Housing Will Save Downtown Business Districts: ICSC Panelists

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Downtowns are coming back, but it could be a lot better.

That was the perspective of panelists from major companies at the Innovating Commerce Serving Community’s “Downtown Reboots: the Future of Retail and City Centers” discussion on Wednesday. The potential for New York City’s revitalization remains, but the city has made only a partial return.

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Larisa Ortiz, managing director at Streetsense, believes the answer to revitalizing downtowns and business districts is as simple as putting housing in those rather empty areas.

“The elephant in the room is that people are not in downtowns — at least in office-centric downtowns — the way they were,” Ortiz said during the panel. “We have to think about putting people in these buildings whether they’re working or they’re living, because they come downstairs and they spend money.”

Ortiz’s assessment was agreed upon by the other panelists, including Andrew Minea, director of sales for Springboard, which measures foot traffic in retail areas. Minea said retailers should not be holding out hope that traffic to office buildings will recover.

“I think that when you talk about housing, that’s what’s going to come back to this new normal where we’re at, because the office is not going to return to pre-COVID levels,” Minea said. “Until there’s a transition in terms of where people are spending their weekdays, whether it’s because they live there, then the levels are not going to come back to anywhere close [to where they were before the pandemic].”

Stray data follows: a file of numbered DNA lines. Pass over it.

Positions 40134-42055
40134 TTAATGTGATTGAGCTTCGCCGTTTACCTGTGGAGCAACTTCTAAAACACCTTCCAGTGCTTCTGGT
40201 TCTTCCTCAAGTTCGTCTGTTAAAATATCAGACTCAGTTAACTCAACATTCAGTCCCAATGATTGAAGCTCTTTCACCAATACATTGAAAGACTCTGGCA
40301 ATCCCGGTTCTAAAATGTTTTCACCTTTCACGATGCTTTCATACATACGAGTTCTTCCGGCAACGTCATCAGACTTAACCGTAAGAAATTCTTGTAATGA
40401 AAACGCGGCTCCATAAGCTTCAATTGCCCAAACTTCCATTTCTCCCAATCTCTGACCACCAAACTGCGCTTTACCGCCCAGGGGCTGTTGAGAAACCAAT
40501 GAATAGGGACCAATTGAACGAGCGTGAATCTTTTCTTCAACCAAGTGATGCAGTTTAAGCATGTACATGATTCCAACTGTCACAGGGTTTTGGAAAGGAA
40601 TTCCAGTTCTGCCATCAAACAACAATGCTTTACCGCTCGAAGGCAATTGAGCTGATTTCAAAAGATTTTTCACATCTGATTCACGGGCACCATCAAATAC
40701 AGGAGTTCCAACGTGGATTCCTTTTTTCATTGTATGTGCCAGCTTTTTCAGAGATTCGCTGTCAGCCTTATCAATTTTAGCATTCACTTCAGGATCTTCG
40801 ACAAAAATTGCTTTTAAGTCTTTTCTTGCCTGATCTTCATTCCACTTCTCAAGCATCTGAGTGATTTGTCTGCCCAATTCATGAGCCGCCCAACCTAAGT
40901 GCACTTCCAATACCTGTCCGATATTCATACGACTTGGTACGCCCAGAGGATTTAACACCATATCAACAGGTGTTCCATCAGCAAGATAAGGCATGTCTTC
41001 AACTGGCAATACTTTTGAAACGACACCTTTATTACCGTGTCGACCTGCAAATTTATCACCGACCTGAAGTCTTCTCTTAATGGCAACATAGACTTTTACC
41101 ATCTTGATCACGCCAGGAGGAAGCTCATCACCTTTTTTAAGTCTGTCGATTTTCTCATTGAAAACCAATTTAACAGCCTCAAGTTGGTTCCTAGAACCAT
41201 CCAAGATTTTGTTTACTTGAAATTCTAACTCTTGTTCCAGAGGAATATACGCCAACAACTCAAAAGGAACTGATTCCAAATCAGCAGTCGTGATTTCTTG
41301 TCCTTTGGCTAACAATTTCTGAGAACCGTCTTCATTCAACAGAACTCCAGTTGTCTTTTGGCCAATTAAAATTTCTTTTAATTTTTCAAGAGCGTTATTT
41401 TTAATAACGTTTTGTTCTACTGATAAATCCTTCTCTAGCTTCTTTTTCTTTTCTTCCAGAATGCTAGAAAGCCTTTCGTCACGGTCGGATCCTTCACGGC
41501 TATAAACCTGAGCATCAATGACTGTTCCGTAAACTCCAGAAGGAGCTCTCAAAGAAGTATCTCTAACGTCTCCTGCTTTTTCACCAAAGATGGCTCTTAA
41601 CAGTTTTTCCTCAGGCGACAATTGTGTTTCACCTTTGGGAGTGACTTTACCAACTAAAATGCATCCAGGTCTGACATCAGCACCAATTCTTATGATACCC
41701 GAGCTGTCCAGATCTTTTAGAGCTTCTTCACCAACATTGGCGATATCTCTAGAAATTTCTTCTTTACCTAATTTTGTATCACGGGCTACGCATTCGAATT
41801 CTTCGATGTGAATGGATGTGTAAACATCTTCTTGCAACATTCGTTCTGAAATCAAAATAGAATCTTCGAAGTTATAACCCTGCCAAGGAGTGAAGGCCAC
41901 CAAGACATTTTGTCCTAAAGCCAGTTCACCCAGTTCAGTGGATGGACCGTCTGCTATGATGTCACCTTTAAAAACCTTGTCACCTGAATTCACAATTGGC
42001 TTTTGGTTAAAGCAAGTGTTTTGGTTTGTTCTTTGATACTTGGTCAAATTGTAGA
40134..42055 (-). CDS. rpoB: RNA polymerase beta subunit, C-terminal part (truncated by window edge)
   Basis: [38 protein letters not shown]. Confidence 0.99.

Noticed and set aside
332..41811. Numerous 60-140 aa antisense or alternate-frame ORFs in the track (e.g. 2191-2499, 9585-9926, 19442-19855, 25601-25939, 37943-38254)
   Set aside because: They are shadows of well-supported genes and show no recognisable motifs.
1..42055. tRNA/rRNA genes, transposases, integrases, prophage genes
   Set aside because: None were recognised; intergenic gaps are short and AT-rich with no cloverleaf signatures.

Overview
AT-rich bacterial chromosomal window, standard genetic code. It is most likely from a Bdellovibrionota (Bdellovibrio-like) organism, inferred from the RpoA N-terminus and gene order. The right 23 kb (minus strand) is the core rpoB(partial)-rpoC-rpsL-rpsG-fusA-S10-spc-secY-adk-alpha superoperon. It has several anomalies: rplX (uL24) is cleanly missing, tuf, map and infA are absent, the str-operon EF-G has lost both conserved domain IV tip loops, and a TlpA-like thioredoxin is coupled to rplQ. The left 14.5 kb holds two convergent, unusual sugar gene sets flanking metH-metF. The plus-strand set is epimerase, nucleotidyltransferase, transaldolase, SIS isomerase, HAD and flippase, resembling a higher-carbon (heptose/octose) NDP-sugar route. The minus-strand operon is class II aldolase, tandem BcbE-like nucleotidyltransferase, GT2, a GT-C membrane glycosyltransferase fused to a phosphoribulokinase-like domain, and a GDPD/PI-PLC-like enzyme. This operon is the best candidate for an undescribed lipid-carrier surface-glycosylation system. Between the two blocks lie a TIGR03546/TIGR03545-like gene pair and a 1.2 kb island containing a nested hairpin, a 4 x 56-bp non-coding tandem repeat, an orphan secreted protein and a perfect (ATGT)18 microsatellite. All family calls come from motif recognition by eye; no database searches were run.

Tabassum Zalotrawala, chief development officer for Chipotle Mexican Grill, added that people visiting neighborhoods during the day is an essential part of where the chain establishes new locations, so an empty office district might not be a great fit.

“As the landlords are curating their tenants, what we look at from a restaurant perspective is, are people going to come back?” Zalotrawala said. “There’s convenience from parking, that’s always going to be a factor for restaurants, but I think the most important [factor] is daytime population.”

Barrie Scardina, Northeast regional president for Cushman & Wakefield, was not optimistic that the office leasing environment would change in any meaningful way, so retailers simply need to adapt for the long haul.

“I don’t think we can be fooled that this hybrid working environment is really going to change, and we need to be factual in terms of how we approach it,” Scardina said. “I think we’re not going to have people in the office to the same degree. How many lunch and breakfast places do we need, and what kind of jazz bars or beer gardens or other curated experiences should we really bring in?”

Mark Hallum can be reached at mhallum@commercialobserver.com.